The Robert Francis Inquiry says staff contributions confirm that there was a “pattern of sub-standard service delivery”, at Mid Staffs rather than isolated incidents.
But clinical staff at the hospital largely escape blame.
His report says that while some of poor care was due to unprofessional behaviour, “the overwhelmingly prevalent factors were a lack of staff, both in terms of absolute numbers and appropriate skills, and a lack of good leadership”.
Although staff did raise concerns with trust management, both individually and collectively, the poor response they received dissuaded more to report concerns.
But the report does accuse clinical staff of “accepting standards of care…that should not have been tolerated”.
Within the A&E department, the source of much criticism in previous reports on Mid Staffs, Mr Francis’ report says there was a lack of management, and both nurses and doctors felt there was inadequate leadership.
One consultant told the inquiry that nurses were “hung out” in the department, and “not supported”.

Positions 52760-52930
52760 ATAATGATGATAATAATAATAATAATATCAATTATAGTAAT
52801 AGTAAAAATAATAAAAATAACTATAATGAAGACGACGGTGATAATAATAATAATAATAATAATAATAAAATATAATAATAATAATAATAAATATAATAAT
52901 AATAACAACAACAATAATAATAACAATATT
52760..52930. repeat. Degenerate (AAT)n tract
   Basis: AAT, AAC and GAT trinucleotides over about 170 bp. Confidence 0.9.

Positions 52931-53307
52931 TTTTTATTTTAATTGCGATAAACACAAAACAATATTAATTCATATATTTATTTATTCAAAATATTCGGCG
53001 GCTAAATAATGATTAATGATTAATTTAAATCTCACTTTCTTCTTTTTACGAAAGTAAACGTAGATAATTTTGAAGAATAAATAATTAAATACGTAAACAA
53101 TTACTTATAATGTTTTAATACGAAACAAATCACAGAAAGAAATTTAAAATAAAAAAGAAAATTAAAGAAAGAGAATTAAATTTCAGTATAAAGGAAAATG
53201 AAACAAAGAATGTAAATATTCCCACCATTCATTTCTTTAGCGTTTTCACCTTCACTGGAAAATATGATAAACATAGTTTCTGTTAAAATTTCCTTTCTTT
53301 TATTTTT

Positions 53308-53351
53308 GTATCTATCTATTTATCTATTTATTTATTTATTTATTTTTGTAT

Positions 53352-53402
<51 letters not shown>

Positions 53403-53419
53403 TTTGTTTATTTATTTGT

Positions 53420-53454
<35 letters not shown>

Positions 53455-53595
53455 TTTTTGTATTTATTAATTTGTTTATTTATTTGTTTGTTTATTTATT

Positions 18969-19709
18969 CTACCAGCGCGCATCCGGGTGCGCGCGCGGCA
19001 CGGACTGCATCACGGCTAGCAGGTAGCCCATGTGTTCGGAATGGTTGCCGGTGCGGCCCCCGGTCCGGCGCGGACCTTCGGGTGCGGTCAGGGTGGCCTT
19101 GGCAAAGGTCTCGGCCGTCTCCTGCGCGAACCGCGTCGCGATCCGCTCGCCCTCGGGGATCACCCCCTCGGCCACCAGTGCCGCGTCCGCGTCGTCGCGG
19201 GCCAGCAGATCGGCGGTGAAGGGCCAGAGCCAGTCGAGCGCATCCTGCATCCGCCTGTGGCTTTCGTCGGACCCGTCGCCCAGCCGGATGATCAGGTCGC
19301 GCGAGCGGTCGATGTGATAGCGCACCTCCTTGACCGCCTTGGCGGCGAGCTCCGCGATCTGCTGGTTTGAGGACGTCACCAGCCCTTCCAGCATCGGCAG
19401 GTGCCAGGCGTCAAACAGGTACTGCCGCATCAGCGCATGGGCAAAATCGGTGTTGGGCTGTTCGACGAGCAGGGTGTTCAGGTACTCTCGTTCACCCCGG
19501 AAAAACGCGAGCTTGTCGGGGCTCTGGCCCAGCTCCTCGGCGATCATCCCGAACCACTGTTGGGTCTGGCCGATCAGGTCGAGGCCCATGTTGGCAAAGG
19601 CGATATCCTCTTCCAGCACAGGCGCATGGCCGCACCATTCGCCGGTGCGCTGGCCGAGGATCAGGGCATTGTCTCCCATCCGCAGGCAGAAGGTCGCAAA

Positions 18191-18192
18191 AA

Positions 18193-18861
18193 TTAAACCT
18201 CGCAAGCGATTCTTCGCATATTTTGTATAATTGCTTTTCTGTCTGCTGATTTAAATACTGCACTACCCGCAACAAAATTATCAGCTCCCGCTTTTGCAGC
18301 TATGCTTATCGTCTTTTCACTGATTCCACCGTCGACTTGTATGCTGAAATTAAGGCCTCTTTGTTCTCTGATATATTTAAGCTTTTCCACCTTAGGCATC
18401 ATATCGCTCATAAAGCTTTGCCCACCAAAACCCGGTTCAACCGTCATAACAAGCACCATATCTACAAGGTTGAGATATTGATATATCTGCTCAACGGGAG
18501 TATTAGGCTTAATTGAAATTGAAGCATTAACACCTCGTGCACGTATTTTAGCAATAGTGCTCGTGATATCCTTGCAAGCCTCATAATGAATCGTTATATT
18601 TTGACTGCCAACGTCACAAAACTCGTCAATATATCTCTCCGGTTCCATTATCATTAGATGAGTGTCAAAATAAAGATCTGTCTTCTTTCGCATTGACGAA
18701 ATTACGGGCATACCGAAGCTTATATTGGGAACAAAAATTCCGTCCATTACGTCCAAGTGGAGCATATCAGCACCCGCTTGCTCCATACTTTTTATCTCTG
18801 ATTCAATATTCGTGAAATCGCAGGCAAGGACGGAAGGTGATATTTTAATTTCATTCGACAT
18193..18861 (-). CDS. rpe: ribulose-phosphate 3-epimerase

One A&E doctor said: “The nurses were so under-resourced they were working extra hours. They were desperately moving from place to place to try to give adequate care to patients. If you are in that environment for long enough, what happens is you become immune to the sound of pain.”
The report found that the lack of staff in A&E contributed to the situation highlighted in the HCC report where triage was provided by unqualified receptionists.
One advanced nurse practitioner, who had worked at the trust for a long time, told the inquiry that triage nurses were moved to other duties because a ‘see and treat’ policy had been introduced. But in fact that had not been put in place, so triage effectively stopped.
“Therefore the waiting room became full of patients who were not being assessed in any speedy manner at all and they waited regardless of their condition,” the nurse said.
Nurses told the inquiry of pressure to meet the A&E four-hour waiting target, with patients being moved out of the department to beat the breach without being fully assessed, and of subsequently being told to “lie” to make sure target breaches were not recorded.
More to follow.